A tribute to the life of a club cricketer -
Dick Richards, Ajax Cricket Club


Jon Harris
e-mail: hennessy.harris@sympatico.ca


For many, the epitaph carved into a grave headstone would simply say “Here Lays Dick Richards. Born in England, 1924. Died August 26, 2002 in Lindsay, Ontario.”. Such stark brevity is all we know of most who have ‘shuffled off this mortal coil’.

Any activity, involving the Dick Richards I knew, was at a much quicker pace than shuffled. He first graced my life in 1964, on a rough field used by the Ajax Cricket Club. Dick was one of the founders of the club, and later was to be acknowledged as a ‘Life Member’. Having settled in the Ajax, Ontario, soon after bringing his wife Marnie and three of their children from England, he made his first tentative commitments to his new community. Subsequently his commitment to his community went far beyond the cricket field boundary.

The work, at the cricket club, started with having to create an open space out of a piece of vacant land. Such a project, without the benefit of graders, was mammoth. However, by the time I arrived on the scene, the regular and consistent circling of the ‘ground’ with domestic power mowers were showing some results. Dick’s efforts were not conducted at a ‘shuffle’. He was always on the run. Given that six acres of cutting weeds and grass had to be undertaken every week, the success of the venture was determined by hours of fast pushing of those noisy and foul-smelling machines. It seems to me that I was regularly lapped by the fast little chap who embraced an even newer migrant to his ever increasing circle. There is something symbolic about the ever increasing circle of cutting grass from the centre and the ever increasing numbers of people in the life circle of friends of Dick Richards. The success for the Ajax CC was that within a couple of years the Toronto Cricket Club accepted an invitation to visit. The success, for me, was the unstinting support and encouragement for me and my young family. His daughters and my daughters played cricket, while their ‘Dads’ tried to wrestle with the Titans.

The stories of Dick and cricket are boundless and many. In the first years of the club, he and others found and moved the first pavilion and subsequently pitched in when it had to rebuilt after a fire. During the earliest days of the Club, funds were raised by holding twice yearly dances which became the highlight of the social calendar in Ajax. Not only was Dick essential to the organizing of these events, he was often the DJ. He was the club Treasurer for many years, which often appeared more important than his 31 year career with the Royal Bank. He had a stint as captain of the 2nd XI and as such had a contretemps with the 1st XI captain, regarding who would have use of which players for the weekend. In more recent years Dick and another founder member, Jack Brooks, spent most of their mornings and afternoons at the Club going over the books and walking their dogs.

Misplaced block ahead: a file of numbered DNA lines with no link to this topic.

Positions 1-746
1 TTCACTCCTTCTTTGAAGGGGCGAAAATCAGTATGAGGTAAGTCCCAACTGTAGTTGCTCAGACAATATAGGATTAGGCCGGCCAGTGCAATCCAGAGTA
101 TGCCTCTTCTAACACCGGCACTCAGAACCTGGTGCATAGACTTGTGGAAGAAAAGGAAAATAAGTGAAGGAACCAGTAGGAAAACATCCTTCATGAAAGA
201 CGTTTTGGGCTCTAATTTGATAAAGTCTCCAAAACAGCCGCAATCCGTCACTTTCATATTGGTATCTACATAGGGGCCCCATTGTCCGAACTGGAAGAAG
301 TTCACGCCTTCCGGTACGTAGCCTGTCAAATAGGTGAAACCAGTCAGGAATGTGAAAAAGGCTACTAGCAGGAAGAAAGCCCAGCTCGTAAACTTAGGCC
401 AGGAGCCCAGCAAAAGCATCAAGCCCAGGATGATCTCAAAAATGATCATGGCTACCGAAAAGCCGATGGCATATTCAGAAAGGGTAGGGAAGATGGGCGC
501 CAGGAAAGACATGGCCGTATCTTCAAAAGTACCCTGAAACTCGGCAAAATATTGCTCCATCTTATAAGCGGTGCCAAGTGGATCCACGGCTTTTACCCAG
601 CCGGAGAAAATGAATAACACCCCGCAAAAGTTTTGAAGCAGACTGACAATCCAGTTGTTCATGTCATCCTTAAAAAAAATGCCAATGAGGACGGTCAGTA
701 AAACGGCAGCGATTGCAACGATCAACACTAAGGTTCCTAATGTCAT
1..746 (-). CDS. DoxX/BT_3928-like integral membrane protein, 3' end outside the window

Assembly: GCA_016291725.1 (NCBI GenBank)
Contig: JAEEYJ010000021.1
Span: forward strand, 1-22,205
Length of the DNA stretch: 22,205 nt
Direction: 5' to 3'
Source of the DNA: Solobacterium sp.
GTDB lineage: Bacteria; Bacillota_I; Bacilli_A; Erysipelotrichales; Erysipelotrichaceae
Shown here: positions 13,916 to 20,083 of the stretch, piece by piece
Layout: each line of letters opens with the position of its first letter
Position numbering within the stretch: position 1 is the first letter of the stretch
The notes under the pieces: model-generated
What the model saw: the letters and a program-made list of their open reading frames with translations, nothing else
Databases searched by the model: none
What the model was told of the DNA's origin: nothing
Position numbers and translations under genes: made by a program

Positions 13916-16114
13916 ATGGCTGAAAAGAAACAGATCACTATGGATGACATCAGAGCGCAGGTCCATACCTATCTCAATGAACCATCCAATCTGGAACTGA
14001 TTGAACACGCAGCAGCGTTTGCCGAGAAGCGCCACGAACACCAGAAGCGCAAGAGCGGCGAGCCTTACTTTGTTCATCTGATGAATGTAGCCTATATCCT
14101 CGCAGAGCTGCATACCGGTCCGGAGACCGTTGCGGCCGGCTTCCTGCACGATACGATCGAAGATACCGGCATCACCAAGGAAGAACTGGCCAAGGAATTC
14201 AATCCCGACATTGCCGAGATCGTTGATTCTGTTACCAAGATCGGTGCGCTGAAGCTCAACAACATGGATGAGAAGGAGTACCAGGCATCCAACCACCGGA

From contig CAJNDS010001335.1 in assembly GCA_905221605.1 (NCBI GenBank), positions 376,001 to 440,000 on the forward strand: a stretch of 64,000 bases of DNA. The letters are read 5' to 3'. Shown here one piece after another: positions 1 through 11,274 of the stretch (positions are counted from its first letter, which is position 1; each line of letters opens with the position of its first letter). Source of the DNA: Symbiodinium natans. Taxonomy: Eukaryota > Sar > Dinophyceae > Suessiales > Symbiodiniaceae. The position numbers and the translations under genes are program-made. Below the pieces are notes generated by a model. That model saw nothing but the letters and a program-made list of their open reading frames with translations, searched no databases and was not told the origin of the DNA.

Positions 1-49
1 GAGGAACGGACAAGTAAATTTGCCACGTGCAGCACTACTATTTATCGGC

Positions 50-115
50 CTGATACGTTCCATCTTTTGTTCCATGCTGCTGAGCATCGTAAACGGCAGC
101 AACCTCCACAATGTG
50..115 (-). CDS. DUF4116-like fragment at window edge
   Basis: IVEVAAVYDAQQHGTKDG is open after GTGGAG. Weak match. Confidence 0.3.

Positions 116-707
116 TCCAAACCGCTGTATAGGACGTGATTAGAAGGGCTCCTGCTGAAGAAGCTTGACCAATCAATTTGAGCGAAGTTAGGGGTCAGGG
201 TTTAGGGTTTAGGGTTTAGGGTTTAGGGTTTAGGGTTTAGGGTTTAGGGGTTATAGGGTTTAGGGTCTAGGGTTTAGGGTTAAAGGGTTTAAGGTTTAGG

Of the many legacies of Dick’s cricket life is one of his sons, Jim Richards, who is a Grade III level umpire, an accredited scorer, a regular participant in over-40's cricket, and recently was involved in the Vancouver based International Golden Oldies Cricket Festival. My own legacy from Dick is the proud certainty that each time I meet any of his four children I will be given a hug. No man could want for more.

Quite obviously, Dick’s contribution to the development of the game in Canada, and those of countless others like him, have resulted in the status Canadian cricket currently enjoys. Lest we forget, it is to their efforts, for the love of the game, with no pretensions of being anything else other than a grassroots cricketer, that cricket is still played right across our vast country. It is fitting that Dick will permanently join his long time friend, Jack Brooks, on the Ajax Cricket Club grounds.

Stuff and Duty - Rememberances of conversations with Dick Richards (Rev. Graham Thorpe)

I first met Dick Richards in the summer of 1951. We were recently demobilised after World War 2 and were beginning family life and buying homes in the same street.

When we talked of our experiences in the services, Dick mentioned that he was in the Royal Navy and when I asked him what he
did, his reply was "Oh! Convoys and stuff." "What stuff?" was my next question; to which Dick replied jokingly something about
being stationed in Italy for a time and taking Italian signoritas for cruises in the Atlantic.

Many years later as we remained life-long friends in Canada, the subject of D-Day came up. It appeared that he was there and actually skippered a landing craft on to the beach in the first assault. "Were you carrying troops or vehicles like tanks or Bren carriers?" I asked. "Oh! No!" said Dick, "It was cans of gasoline to refuel vehicles." And I thought to myself that this was perhaps one of the most dangerous jobs that day. Gasoline cans! Under enemy fire!

Only the Royal Navy would entrust such a task to an eighteen year old midshipman. In fact, the British Naval traditions are full of stories of teenage officers acting courageously in action, because it was their duty.

The most famous Admiral of all time, himself a former teenage midshipman, is remembered even today for his message to the fleet at Trafalgar.

"England expects that every man,this day, will do his duty." And so did Dick Richards.


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